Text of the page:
Sure, he will for a time. He’ll be bitter, and he’ll spend more time with his coworkers, or Andrea. He’ll meet new people, even though he has no idea how to do that in the dying city he calls his home. But he’ll forget. He’ll meet up with Raja again, after a few years, just like last time.

He won’t want to be bound by the past, after all. And Raja knows that about his friend just as Jake knows that about himself. Jacob Foster will always be addicted to the narcotic of escape that Raja can provide.

 

Jacob Foster sat in the hotel room, finished off another beer, tossed it into the trashcan by his bedside, and lit a cigarette, staring out the window. The view was blind, just like in his apartment. The Parisian skyline was obscured by the adjacent building, giving them a view of ivysprawling plaster and red-framed windows.

-Have a good last day?

-The club was fun. Really, um… intense. Fun. That fucking cab though – I always forget how much the exchange rate is a bitch.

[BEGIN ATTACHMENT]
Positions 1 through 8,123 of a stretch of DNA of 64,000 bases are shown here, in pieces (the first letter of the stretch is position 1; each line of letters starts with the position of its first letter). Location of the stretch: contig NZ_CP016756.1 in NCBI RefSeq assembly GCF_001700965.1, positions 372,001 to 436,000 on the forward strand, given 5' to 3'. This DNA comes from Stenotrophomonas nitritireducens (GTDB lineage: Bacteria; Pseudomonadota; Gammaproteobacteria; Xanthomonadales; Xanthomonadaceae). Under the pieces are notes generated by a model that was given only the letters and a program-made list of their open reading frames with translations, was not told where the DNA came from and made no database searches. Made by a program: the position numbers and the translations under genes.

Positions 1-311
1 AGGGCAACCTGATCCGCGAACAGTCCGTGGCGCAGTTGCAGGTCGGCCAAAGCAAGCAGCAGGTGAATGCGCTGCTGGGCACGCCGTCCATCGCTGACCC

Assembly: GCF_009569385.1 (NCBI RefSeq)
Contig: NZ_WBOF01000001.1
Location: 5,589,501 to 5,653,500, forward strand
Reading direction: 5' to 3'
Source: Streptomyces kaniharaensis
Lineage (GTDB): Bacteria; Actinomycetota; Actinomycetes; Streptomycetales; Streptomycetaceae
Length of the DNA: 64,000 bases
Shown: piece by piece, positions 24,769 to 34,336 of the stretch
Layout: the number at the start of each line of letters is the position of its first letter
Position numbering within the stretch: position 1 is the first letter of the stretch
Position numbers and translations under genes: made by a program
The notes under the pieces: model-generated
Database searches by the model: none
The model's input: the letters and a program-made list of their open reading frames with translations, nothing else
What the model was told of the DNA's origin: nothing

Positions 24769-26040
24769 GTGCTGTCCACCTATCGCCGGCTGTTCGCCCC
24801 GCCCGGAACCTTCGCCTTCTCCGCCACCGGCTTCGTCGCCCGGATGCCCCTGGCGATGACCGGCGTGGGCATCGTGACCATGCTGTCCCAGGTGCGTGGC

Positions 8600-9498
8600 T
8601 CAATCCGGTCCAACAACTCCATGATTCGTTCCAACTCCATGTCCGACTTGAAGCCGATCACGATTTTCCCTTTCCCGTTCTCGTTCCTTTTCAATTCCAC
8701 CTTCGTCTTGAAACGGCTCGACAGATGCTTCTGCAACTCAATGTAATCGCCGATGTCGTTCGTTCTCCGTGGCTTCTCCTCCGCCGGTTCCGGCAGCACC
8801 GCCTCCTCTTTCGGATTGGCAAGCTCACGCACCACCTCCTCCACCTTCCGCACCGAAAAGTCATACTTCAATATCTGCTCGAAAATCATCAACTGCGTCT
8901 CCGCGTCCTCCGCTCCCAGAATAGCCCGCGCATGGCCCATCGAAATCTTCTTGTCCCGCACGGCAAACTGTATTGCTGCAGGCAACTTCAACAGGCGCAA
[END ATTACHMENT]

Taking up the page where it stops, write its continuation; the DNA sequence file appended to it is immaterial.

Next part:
-Don’t worry about it. I’ll cover it. I’ll get you back, um. Here. A shuffling of feet. Rajiv stuffed a crumpled fifty euro note into Jacob’s hand. Cigarette cocked in mouth, Jacob smoothed it off, folded it into his own wallet. Checked his phone on the hotel wifi. Ashed the cigarette into the beer can. He felt unaccountably tense and stiff, in spite of six beers, four jaegerbombs and a glass of red wine. No, no, seven beers. Still not at all drunk. Must be the caffeine. Feet sore from dancing.

He does not thank Rajiv for the bill. The next morning they bid goodbye to Paris, winding through the northern part of the city, a sprawl of industry. A woman plays guitar on the train, begs for money while the occupants stare forward pointedly.

At Charles de Gaulle they stumble blearily through lines. It is curious how actions repeated, locations revisited all pass in a blur. They might have spent a lifetime in Paris, the city prolonging their visit with novelties. Their second trip through the airport is a mirage and it is done before it is even realized.

Soon they are in the clouds.